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w/e 2024-02-18

Yesterday we both went on a one day “Hobby Chainsaw” course at a local college. We’ve inherited a chainsaw, and often have some chunky wood to dispose of, but didn’t have the courage to use the thing.

A photo of me chopping a branch with a chainsaw, wearing an orange hard hat and orange boots
Wielding a chainsaw not entirely naturally

It was a fun day and really helped. It hadn’t occurred to me that we’d take chainsaws apart but that helped with demystifying them a great deal. We learned how to replace a broken pull start cord and how to file the chainsaw sharp again, among other things.

After lunch we went out and got sawing. The start of this was the most confusing because the procedures for starting the machines, using the choke, starter cord, trigger, etc, and turning the safety lever off/on, were all second nature to the teacher (who was great otherwise) but meant nothing to my head. I had no mental model for the thing and struggled with the sequences.

But once we got going it was all good. Really useful to have someone watch you cutting and point out how to do it better, and what was fine, compared to what was potentially dangerous. It all feels a lot safer now than before I’d touched a chainsaw.

A bit like scything – so many people remark how dangerous it looks and be careful you don’t chop your feet off lol, when it’d be really difficult to get your feet, and I’ve never once cut myself on the blade at all (so far).

§ This week I looked into how to forecast the best days to plug in our electric car to charge using power from our solar panels.

I found pvlib, a python library for “simulating the performance of photovoltaic energy systems and accomplishing related tasks”. It’s pretty complex and assumes a lot of knowledge about PV systems. Its documentation isn’t super friendly and the example code wasn’t entirely reassuring. I’m sure it’s possible to just “generate a forecast for panels of this spec, at this location” but the docs don’t easily show that. After a couple of hours of fiddling I decided I didn’t want to learn about Global Horizontal Irradiance, turbidity, the Davies & Hay model…

I’m surprised I couldn’t find blog posts with examples of how to do this kind of thing, which is the case for most stuff I want to do. I did find a Polish one which uses a module that no longer seems to exist (pvlib.forecast) but otherwise I came up blank.

I did ask ChatGPT which initially seemed promising but, unsurprisingly, the code was riddled with basic errors, and also used modules that no longer existed, and life is too short.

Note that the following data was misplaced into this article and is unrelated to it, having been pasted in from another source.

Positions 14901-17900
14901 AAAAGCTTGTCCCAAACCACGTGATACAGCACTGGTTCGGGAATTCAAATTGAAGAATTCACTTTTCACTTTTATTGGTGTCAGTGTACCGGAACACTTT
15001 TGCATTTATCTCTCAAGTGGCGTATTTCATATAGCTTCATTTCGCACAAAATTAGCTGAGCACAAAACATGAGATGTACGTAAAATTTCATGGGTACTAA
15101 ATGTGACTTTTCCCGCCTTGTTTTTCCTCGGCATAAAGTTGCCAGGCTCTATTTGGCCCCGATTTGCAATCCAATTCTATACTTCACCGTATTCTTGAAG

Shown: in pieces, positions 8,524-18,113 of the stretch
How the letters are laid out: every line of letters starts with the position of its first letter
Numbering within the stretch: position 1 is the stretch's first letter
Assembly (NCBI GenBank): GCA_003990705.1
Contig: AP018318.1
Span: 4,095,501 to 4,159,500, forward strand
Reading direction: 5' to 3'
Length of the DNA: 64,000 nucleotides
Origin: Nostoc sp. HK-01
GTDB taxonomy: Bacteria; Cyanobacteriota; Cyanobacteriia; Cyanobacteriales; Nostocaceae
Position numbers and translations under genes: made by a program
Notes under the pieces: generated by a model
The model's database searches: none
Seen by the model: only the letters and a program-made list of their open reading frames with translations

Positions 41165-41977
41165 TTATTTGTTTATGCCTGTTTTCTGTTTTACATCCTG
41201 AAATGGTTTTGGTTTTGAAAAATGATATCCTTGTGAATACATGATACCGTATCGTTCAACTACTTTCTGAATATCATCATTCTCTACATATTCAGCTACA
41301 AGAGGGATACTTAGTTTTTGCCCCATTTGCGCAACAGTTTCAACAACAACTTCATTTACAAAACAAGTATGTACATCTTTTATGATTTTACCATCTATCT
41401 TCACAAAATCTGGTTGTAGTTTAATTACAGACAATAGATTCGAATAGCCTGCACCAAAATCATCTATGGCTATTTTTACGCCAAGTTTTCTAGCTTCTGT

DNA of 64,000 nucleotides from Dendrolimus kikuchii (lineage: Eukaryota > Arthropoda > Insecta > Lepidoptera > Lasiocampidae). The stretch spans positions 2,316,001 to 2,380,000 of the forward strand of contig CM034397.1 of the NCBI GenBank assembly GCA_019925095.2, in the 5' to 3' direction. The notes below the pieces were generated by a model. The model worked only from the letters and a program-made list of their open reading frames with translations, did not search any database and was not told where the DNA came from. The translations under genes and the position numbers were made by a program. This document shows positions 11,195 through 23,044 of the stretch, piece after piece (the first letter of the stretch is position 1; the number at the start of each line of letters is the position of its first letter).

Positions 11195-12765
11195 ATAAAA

(To be fair: this week I did use ChatGPT to successfully answer a couple of very simple coding questions that I couldn’t easily google answers for, given how swamped google is with chaff these days.)

So I searched for APIs that would do all the complicated stuff for me.

Forecast.Solar looks like a nice API, with a “run by one guy” vibe. For free you get a forecast for today and the next day. Incremental levels of annual subscription get you further and more detailed forecasts and more sets of panels (we have two, at 90 degrees to each other).

Solcast also looks useful and I signed up for a free account to give that a try. I initially had fun knocking up a quick chart using PHP to fetch and cache the data (you only get 10 requests per day on the free tier, so caching it was useful) and Chart.js to draw a chart. Really nice to hack away on a quick little thing rather than a big project. Web development can be fun!

But ultimately, of course, web development was not fun, because I got frustrated working out how to do things with the JavaScript, thanks to overly terse documentation and most examples online being for earlier, incompatible, versions of libraries than those I was using. Plus, although you can see a 72 hour forecast on Solcast’s site, the free API only gives you 48 hours.

At this point it’s less satisfying but much easier to use these things they have now called “weather forecasts” and looking for the yellow suns.

§ We watched both short seasons of The Newsreader, an Australian drama (on iPlayer) about a 1980s TV newsroom, which was entirely new to me. It was really good, better than I expected, especially the first season. Some good performances, especially Anna Torv, and it was refreshingly much less pompous than US TV-newsroom-focused dramas. The only anchor who’d have been remotely likely to gravely intone how important their broadcasts are to the nation’s democracy was the one portrayed as old and out of touch.

§ Still enjoying the novelty of having a machine grind the morning coffee for me. Hopefully the guilty feeling that this a decadent step too far from the honest toil of hand-grinding will wear off soon.

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